My Celebrity Life

Jackie Weaver takes aim at Lord Alan Sugar over ‘bullying and shaming young people’ on The Apprentice

Jackie Weaver has spoken out against Lord Alan Sugar, accusing The Apprentice of ‘bullying and shaming young people’.

The businessman, who has fronted the show for 15 years, shared a link to for hopefuls to apply for the series, where candidates battle to win a coveted business partnership with the star, writing on Twitter: ‘Applications will be closing soon for this year’s #TheApprentice.

‘If you have a great business plan and reckon you can handle the heat in The Boardroom, apply here.’

Jackie, who recently shot to viral internet fame for her takedown of a councillor at a Handforth Parish Council meeting, retweeted the message, adding: ‘I would love to speak with Lord Sugar about his relationships with the apprentices.

‘It makes good viewing but is it really the message we want to give out to young people – that they can expect to be treated in that way at work?’

She added: ‘This is not about ‘heat in the boardroom’ it is about bullying and shaming young people that do not have the advantages that Lord Sugar and the Team have. Standing up for yourself does not mean throwing others under the bus.’

 

Lord Sugar has previously defended the show’s treatment of contestants, and the aftercare they receive, following the axing of the Jeremy Kyle Show from ITV in 2019.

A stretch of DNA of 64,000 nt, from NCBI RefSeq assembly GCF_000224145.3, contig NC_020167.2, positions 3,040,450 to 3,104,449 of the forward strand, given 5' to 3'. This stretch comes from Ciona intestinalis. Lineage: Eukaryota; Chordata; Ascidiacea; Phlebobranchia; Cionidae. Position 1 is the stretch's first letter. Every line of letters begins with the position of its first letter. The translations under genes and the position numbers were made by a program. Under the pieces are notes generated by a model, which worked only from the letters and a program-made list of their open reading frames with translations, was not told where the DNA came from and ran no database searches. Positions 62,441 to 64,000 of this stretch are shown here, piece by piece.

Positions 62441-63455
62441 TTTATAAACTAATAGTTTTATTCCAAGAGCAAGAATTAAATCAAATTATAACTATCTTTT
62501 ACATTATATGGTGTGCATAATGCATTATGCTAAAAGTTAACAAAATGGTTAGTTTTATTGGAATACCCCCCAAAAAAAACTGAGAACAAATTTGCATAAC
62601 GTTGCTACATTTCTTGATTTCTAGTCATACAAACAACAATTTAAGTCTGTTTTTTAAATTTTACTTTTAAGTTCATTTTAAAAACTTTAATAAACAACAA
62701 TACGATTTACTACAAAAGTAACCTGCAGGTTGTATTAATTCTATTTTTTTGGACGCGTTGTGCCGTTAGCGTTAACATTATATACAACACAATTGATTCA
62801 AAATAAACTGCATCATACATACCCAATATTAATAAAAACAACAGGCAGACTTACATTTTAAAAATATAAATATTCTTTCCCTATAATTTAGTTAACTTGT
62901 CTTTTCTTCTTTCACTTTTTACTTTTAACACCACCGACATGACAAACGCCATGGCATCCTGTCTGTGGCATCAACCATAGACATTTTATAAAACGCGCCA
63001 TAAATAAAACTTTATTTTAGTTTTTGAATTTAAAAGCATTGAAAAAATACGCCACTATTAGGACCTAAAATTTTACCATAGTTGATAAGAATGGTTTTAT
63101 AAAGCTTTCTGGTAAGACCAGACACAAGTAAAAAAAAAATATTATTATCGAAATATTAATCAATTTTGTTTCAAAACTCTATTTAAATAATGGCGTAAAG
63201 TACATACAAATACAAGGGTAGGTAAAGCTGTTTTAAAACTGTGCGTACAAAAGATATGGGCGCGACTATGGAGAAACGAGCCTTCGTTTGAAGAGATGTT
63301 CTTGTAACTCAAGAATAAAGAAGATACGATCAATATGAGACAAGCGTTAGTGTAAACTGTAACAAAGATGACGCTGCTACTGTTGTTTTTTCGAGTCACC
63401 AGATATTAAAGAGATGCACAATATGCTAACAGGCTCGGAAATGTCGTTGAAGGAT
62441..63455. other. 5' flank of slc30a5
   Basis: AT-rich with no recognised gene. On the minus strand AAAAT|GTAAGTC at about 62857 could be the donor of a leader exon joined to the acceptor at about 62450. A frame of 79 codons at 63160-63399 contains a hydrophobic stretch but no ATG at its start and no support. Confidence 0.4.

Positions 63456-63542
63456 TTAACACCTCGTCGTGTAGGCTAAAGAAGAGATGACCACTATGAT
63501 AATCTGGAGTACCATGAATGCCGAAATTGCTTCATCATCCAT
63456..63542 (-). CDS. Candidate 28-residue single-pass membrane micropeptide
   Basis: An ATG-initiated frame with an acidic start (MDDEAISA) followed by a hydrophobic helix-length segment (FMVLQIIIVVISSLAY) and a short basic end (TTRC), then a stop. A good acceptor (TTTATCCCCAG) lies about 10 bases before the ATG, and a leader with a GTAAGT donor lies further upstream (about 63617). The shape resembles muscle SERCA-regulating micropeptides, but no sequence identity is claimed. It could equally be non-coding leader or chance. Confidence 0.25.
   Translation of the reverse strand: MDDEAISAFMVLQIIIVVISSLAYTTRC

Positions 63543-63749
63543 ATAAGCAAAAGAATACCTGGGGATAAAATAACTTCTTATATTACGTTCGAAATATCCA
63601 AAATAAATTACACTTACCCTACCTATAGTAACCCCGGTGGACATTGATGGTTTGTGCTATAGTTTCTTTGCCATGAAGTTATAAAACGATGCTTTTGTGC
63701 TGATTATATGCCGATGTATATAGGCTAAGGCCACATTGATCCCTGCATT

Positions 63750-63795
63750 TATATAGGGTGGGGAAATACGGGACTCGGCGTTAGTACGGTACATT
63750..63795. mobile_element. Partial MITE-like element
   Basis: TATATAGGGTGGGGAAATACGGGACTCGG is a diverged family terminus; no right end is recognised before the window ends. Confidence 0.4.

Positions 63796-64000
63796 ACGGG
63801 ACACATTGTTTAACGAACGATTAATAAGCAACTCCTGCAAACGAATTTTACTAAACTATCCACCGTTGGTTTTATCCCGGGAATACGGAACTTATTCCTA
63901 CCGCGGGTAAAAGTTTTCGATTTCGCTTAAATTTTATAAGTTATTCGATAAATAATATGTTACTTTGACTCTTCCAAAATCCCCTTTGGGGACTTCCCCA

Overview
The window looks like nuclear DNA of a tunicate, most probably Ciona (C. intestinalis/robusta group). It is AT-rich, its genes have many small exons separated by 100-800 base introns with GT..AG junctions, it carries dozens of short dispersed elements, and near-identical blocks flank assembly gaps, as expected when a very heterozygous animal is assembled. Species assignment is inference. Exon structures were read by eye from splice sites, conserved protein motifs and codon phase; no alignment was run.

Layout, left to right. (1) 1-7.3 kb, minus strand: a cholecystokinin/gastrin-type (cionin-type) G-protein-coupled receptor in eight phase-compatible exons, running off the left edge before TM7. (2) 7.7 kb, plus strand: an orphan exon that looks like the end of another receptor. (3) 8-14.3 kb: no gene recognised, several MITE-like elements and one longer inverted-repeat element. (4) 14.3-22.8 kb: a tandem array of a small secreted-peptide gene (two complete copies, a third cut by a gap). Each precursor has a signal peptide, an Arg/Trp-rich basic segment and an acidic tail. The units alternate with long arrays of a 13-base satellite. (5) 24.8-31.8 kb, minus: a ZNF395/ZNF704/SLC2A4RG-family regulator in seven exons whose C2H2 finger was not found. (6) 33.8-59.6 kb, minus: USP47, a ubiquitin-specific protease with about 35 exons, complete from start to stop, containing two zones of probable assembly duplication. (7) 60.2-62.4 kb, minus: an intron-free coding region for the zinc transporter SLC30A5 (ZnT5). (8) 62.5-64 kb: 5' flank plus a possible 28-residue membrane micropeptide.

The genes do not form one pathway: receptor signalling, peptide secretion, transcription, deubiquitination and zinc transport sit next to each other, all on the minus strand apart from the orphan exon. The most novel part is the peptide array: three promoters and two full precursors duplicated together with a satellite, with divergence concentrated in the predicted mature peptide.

‘In defence of programmes like The Apprentice, Britain’s Got Talent, the X Factor, it’s an ongoing process and we have people looking after the candidates all the time,’ the 73-year-old said during an appearance on Good Morning Britain.

‘We have a house team and they’re keeping their eyes on people. They get colds, sniffles, headaches and we’re looking after them. I’m sure ITV do the same.’

My Celebrity Life –
Lord Sugar has fronted the show for 15 years (Picture: BBC)

Discussing the recruitment process of The Apprentice, the businessman explained they get ‘thousands’ of applications from people who want to join the series.

‘We then hone in on 25/30 people, and before we tell them they can come on the show, they have to see a psychiatrist and talk about their past life, and whether they can take the stress and strain,’ he continued.

‘The BBC, and I’m sure ITV are the same, they have a duty of care to make sure no one enters the process if there’s any chance of it causing them any trauma.’

The Apprentice is set to film its 16th series, after first airing in 2005. Last year’s series was cancelled due to the coronavirus crisis.

 

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